It is significant that the contract executed by the parties did not in specific terms provide that there should be no obligation on defendant's part unless and until plaintiff had carried out each and all of his promises. That defendant might have insisted on the inclusion of such a provision by his attorney in drafting the instrument is obvious. Kachanowski v. Cohen, 305 Mich. 438. This was not done, and we may not read into the contract any such mutual intent. There is nothing in the situation to justify a conclusion that the delivery of the title deed of the farm, the making of the quitclaim deed to be signed by plaintiff and his sister, or the execution and delivery of bills of sale, to which reference was made, were conditions on which defendant's liability rested. A like conclusion must be reached on this record as to the inventory of articles on the farm. On the death of Mrs. Knox such farm became the sole and absolute property of the defendant by right of survivorship. Presumably items of personal property on the farm were subject to his control. Under the circumstances it was but natural that plaintiff should seek defendant's cooperation with reference to the making of the inventory, and likewise with reference to the crops raised during the last current year before the making of the contract, or the proceeds thereof, if there were such. However, there is nothing in this record on which to base a conclusion that there were any items of property that plaintiff was unable to deliver to defendant, and for the value of which he was liable. Neither is there any showing, or any claim, as to crops raised, or stock sold, during the year 1946. It does not appear that plaintiff personally received money from the sale of such crops or stock. The contract contained no specific promise by plaintiff to pay defendant therefor, merely reciting the stipulation that any crops and stock, or proceeds thereof, of the character referred to, belonged to defendant. Defendant did not by answer raise the specific claim that his obligation to plaintiff was subject to an offset. On the record in the case defendant is not in position to assert that either an inventory or an accounting was a condition precedent to performance on his part. As before noted, plaintiff did perform his undertaking to deliver certain specified certificates of corporate stock, and insurance papers.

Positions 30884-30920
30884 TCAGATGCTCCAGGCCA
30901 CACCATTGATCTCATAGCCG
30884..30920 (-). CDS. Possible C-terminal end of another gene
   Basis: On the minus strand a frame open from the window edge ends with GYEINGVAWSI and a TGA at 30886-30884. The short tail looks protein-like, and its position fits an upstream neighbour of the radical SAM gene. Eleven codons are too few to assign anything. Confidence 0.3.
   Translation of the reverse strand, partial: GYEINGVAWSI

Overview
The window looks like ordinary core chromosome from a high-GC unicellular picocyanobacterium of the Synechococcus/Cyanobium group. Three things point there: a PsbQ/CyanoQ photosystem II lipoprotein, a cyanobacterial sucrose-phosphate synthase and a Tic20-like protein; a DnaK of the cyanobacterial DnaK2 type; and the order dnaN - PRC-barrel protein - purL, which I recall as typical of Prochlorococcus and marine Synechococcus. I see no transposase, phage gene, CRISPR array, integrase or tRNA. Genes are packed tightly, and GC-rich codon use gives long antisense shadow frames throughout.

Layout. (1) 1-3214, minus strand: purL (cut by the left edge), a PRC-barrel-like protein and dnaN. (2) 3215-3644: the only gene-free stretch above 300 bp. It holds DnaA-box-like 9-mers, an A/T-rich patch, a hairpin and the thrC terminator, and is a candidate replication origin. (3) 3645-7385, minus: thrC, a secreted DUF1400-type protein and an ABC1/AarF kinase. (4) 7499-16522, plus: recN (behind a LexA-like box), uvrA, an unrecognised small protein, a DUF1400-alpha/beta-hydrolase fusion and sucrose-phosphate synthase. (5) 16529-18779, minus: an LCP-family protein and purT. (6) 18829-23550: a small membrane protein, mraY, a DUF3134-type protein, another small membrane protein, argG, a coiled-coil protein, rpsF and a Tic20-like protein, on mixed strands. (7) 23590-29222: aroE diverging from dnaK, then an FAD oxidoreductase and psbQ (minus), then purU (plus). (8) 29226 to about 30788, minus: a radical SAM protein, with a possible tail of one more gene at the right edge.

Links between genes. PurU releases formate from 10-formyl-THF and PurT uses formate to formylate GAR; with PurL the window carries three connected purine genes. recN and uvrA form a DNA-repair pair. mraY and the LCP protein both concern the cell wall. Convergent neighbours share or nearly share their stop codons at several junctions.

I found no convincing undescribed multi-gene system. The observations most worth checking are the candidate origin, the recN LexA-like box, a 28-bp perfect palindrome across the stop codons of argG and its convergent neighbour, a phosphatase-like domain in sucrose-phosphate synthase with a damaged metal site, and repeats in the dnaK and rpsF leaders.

While parties to a contract may by specific provision, or by necessary implication, make performance by one party a condition precedent to liability on the part of the other, courts are not disposed, in the absence of specific provisions or reasonable implications, to give such construction to an agreement, especially if so doing brings about an unfair result. Recognizing this proposition, it is said in 17 CJS, p 794:

"While the courts may not turn a condition precedent into an independent agreement, they are disinclined to construe stipulations in a contract as conditions precedent, unless compelled to do so by language of the contract plainly expressed, where so to do would result in injustice."

The distinction between a condition precedent and a promise to discharge an obligation was considered in Lach v. Cahill, 138 Conn. 418 ( 85 A.2d 481). It was there said:

"A condition precedent is a fact or event which the parties intend must exist or take place before there is a right to performance. Mclsaac v. Hale, 104 Conn. 374, 379 ( 132 A 916); McFarland v. Sikes, 54 Conn. 250, 251 ( 7 A 408, 1 Am St Rep 111); 3 Corbin, Contracts, § 628 at p 515, § 629; 5 Page, Contracts (2d ed), § 2586; 1 Restatement, Contracts, § 250. A condition is distinguished from a promise in that it creates no right or duty in and of itself but is merely a limiting or modifying factor. 3 Corbin, Contracts, § 633. If the condition is not fulfilled, the right to enforce the contract does not come into existence. Bialeck v. Hartford, 135 Conn. 551, 556 ( 66 A.2d 610); Sheketoff v. Prevedine, 133 Conn. 389, 393 ( 51 A.2d 922, 171 ALR 1009); Fischer v. Kennedy, 106 Conn. 484, 490 ( 138 A 503); Webb v. Moeller, 87 Conn. 138, 141 ( 87 A 277); 3 Williston, Contracts (Rev ed), § 675; 1 Restatement, Contracts, § 257. Whether a provision in a contract is a condition the nonfulfillment of which excuses performance depends upon the intent of the parties, to be ascertained from a fair and reasonable construction of the language used in the light of all the surrounding circumstances when they executed the contract. New Haven Sand Blast Co. v. Dreisbach, 102 Conn. 169, 180 ( 128 A 320); Sugrue v. Champion, 128 Conn. 574, 577 ( 24 A.2d 890); 3 Corbin, Contracts, p 544; 5 Page, Contracts (2d ed), § 2579."